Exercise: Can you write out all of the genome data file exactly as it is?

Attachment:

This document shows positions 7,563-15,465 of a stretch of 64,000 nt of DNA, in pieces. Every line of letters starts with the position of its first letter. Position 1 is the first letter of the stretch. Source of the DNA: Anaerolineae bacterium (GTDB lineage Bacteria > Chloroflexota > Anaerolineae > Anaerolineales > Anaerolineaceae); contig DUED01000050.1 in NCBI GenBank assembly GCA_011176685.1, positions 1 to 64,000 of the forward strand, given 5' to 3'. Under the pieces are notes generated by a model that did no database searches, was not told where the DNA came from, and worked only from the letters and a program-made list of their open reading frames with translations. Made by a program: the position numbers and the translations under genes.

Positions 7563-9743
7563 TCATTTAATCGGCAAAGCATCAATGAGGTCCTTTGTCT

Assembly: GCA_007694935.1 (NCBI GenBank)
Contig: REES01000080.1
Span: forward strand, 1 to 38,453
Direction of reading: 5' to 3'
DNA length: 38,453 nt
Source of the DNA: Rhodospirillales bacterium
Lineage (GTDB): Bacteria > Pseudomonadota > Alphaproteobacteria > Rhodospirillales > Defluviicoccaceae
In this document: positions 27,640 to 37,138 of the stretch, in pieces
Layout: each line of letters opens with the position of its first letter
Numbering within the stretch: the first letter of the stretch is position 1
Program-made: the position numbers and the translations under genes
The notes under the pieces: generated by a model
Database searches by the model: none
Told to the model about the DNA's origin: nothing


This document shows positions 7,563-15,465 of a stretch of 64,000 nt of DNA, in pieces. Every line of letters starts with the position of its first letter. Position 1 is the first letter of the stretch. Source of the DNA: Anaerolineae bacterium (GTDB lineage Bacteria > Chloroflexota > Anaerolineae > Anaerolineales > Anaerolineaceae); contig DUED01000050.1 in NCBI GenBank assembly GCA_011176685.1, positions 1 to 64,000 of the forward strand, given 5' to 3'. Under the pieces are notes generated by a model that did no database searches, was not told where the DNA came from, and worked only from the letters and a program-made list of their open reading frames with translations. Made by a program: the position numbers and the translations under genes.

Positions 7563-9743
7563 TCATTTAATCGGCAAAGCATCAATGAGGTCCTTTGTCT

Assembly: GCA_007694935.1 (NCBI GenBank)
Contig: REES01000080.1
Span: forward strand, 1 to 38,453
Direction of reading: 5' to 3'
DNA length: 38,453 nt
Source of the DNA: Rhodospirillales bacterium
Lineage (GTDB): Bacteria > Pseudomonadota > Alphaproteobacteria > Rhodospirillales > Defluviicoccaceae
In this document: positions 27,640 to 37,138 of the stretch, in pieces
Layout: each line of letters opens with the position of its first letter
Numbering within the stretch: the first letter of the stretch is position 1
Program-made: the position numbers and the translations under genes
The notes under the pieces: generated by a model
Database searches by the model: none
Told to the model about the DNA's origin: nothing